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'Hi, Dad': Nebraska's first coronavirus patient removed from ventilator, talking to family

'Hi, Dad': Nebraska's first coronavirus patient removed from ventilator, talking to family


Nebraska’s first coronavirus patient has been removed from a ventilator and has spoken her first words since being hospitalized on March 5.

Her first words? “Hi, Dad,” in a deep, husky voice, according to her father.

“I was talking to my neighbors today that three weeks ago, we didn’t know if she was going to live or die. And today she asked me what I was going to put in her Easter basket,” the father said on Wednesday.

“When she starts saying things like that, I know she’s better,” he said.

The 36-year-old first patient, who is developmentally disabled and has suffered from lifelong respiratory problems, is suspected to have contracted the virus during a trip to London with her father.

After she returned to Nebraska, she played in a Special Olympics basketball tournament on Feb. 29 in Fremont. Her father said that because she frequently coughs and has a runny nose due to her respiratory issues, he had no suspicion that she may have contracted the coronavirus.

She was diagnosed on March 5 after going to several emergency rooms during that week for what was suspected to be migraine headaches caused by a bump during the basketball tournament. She had been on a ventilator until Tuesday at the University of Nebraska Medical Center.

The World-Herald has refrained from identifying the patient as well as her father to protect their privacy and avoid what was initially a harsh reaction to the family on social media. The father said he’s received many expressions of support and offers of help since the paper ran a story about her and published an essay he penned.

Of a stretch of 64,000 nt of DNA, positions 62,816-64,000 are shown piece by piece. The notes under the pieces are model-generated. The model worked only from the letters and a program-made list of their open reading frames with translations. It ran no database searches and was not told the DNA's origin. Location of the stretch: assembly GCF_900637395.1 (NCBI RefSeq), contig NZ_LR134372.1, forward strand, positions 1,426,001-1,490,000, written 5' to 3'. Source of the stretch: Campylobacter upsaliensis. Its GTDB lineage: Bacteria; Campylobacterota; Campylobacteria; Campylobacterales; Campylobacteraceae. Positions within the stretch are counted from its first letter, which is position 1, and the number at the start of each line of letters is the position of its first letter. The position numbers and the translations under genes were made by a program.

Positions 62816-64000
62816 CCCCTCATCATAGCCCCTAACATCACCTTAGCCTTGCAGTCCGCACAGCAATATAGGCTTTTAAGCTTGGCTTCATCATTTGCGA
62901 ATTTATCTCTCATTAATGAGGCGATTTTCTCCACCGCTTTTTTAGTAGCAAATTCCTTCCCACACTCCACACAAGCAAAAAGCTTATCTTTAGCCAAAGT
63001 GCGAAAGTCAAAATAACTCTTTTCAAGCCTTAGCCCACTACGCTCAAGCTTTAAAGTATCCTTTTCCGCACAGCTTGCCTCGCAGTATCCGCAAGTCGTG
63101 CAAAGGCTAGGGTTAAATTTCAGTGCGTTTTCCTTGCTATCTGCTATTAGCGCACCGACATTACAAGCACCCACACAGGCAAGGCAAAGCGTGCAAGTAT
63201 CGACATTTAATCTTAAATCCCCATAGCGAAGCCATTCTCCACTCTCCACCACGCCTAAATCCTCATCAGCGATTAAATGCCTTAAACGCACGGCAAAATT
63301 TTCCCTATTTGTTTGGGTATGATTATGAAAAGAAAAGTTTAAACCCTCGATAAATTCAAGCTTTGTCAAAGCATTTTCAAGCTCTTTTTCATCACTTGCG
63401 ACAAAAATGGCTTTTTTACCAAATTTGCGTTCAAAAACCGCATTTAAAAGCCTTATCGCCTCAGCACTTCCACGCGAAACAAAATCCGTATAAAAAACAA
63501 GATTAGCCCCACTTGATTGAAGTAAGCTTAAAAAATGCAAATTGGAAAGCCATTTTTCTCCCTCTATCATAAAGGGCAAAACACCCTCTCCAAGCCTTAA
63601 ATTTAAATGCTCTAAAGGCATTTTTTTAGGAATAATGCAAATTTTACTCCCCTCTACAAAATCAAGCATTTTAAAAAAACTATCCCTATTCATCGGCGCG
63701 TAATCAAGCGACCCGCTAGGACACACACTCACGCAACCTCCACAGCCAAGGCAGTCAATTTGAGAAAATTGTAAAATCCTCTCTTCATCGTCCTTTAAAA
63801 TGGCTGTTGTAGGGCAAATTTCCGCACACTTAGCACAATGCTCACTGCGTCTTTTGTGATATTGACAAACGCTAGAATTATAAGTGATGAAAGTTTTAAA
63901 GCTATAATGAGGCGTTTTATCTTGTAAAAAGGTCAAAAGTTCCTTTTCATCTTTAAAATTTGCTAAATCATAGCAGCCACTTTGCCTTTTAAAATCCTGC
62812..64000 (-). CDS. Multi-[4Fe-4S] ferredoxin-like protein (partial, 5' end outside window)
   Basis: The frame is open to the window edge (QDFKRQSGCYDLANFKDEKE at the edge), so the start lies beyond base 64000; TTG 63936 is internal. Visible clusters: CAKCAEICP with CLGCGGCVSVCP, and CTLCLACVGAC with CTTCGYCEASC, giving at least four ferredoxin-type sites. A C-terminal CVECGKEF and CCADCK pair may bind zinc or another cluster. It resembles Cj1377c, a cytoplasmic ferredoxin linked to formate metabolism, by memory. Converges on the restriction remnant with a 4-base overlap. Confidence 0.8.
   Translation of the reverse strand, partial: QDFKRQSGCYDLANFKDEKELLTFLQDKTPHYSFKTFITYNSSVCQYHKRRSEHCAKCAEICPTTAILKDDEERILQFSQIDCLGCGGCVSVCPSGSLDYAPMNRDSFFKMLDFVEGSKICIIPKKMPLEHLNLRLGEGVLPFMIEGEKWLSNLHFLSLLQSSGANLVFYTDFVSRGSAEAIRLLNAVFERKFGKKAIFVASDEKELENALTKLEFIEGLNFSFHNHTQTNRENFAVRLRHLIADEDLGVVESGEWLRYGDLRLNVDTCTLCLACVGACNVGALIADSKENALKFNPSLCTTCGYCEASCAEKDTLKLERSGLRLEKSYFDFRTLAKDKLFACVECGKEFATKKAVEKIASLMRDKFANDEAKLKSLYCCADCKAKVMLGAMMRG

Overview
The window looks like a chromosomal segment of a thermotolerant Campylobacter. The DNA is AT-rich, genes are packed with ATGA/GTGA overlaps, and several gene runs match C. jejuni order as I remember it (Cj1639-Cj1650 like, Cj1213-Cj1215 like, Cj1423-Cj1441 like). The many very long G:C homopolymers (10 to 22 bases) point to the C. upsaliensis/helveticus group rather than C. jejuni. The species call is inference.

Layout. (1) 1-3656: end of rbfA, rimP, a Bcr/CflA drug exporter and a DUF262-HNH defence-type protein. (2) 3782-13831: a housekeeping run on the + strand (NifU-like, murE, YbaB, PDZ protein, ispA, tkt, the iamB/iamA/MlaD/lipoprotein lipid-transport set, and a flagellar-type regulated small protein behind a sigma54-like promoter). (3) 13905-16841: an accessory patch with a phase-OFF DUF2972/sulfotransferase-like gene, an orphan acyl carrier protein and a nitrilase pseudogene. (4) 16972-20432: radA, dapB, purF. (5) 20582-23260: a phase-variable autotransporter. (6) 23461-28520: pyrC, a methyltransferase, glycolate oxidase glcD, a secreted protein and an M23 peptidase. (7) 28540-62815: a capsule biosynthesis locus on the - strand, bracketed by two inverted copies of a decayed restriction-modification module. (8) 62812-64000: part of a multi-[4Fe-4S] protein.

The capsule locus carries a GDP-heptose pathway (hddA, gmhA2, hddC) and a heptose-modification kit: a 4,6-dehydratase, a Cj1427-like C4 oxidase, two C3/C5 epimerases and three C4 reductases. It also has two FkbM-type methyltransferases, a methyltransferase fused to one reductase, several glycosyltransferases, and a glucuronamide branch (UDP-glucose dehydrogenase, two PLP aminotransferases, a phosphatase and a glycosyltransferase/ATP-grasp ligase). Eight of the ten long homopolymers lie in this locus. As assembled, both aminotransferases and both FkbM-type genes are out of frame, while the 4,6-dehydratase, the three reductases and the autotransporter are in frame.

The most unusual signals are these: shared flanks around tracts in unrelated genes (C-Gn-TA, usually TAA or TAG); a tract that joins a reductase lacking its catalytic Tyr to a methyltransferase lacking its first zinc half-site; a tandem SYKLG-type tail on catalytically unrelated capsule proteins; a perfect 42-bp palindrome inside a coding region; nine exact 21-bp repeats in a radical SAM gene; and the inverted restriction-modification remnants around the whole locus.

The father, who was recently released from self-quarantine after testing positive for coronavirus, said his daughter is still wearing an oxygen mask to help her breathing and a feeding tube to avoid any respiratory infections. He said she is undergoing another round of tests to determine whether she can move to a hospital room where she could have visitors.

“She fought through it,” the father said. “It’s just amazing what (the medical professionals) can do.”

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Reporter - Regional/state issues

Paul covers state government and affiliated issues. He specializes in tax and transportation issues, following the governor and the state prison system. Follow him on Twitter @PaulHammelOWH. Phone: 402-473-9584.

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